The Southold-Mattituck-Greenport NJROTC unit was named the most outstanding unit in the northeast last week for the sixth year in a row, and the 293 North Fork cadets are on pins and needles waiting to hear if their unit will again be named the best in the nation.
No NJROTC unit has ever received the nation’s top honor two years in a row, unit leader Maj. William Grigonis said this week.
The unit is expecting to learn the national results within days.
“The area manager said, ‘It’s a pretty lofty goal you’ve set to be number one in the nation again,’ ” said Maj. Grigonis. He added that the unit’s student commander, Matt Ireland, a Mattituck senior, responded with, “No one’s ever done it twice. It might as well be us because we work hard enough.”
Cmdr. Ireland has received a full Marine Corps scholarship and will be going to college at The Citadel in South Carolina this fall.
He’s one of 10 seniors in the North Fork unit who will receive major military scholarships totalling more than $2 million. Seven of those students will be using those scholarships, which will be given out at an awards dinner May 29.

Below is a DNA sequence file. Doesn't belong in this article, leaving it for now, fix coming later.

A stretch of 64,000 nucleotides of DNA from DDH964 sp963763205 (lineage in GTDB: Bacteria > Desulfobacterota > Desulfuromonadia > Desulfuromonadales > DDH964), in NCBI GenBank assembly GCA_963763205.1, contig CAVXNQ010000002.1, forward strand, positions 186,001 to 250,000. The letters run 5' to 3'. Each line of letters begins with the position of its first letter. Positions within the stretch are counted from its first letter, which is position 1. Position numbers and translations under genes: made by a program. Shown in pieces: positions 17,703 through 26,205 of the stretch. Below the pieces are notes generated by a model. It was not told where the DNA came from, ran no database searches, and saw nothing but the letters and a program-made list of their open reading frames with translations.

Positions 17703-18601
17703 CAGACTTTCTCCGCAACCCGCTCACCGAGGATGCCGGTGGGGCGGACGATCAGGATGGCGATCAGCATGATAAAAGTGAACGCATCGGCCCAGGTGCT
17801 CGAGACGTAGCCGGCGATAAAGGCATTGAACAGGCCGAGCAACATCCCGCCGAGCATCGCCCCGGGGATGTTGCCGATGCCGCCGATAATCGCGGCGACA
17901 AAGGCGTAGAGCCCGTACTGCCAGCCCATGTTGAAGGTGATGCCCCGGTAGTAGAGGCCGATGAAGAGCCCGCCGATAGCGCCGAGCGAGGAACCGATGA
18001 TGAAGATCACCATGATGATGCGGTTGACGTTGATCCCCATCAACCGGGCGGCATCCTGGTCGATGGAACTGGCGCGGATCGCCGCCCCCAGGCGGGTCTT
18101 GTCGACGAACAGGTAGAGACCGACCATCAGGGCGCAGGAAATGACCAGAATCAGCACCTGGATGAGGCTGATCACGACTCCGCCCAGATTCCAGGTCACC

Mr. Grigonis said the regional award has become more and more competitive over the six years in which the unit has placed on top, in part because the other 49 units in the northeast are now studying what makes the North Fork unit so strong.
“Being the most outstanding unit has nothing to do with the military. It’s more about academics and community service,” said Maj. Grigonis. “We put in 10,000 hours of service this year.”
Members of the unit have volunteered to weave eelgrass into mats for Cornell Cooperative Extension, participated in seven beach clean-ups, had several teams in the Relay for Life, volunteered with East End Hospice and will help out with the Tall Ships program in Greenport over Memorial Day weekend.
“There are all kinds of little events throughout the year,” said Maj. Grigonis.
The program’s enrollment swelled by 30 additional students this year during a time when student populations across the North Fork are declining. This year, 102 cadets are freshmen.
“We lose some based on scheduling, but every cadet or former cadet that walks through the door, I always say hello to them in the hallways,” said Maj. Grigonis. “I think every person who joins ROTC gets something out of it. You get to be so proud of them. It’s almost like they’re your kids.”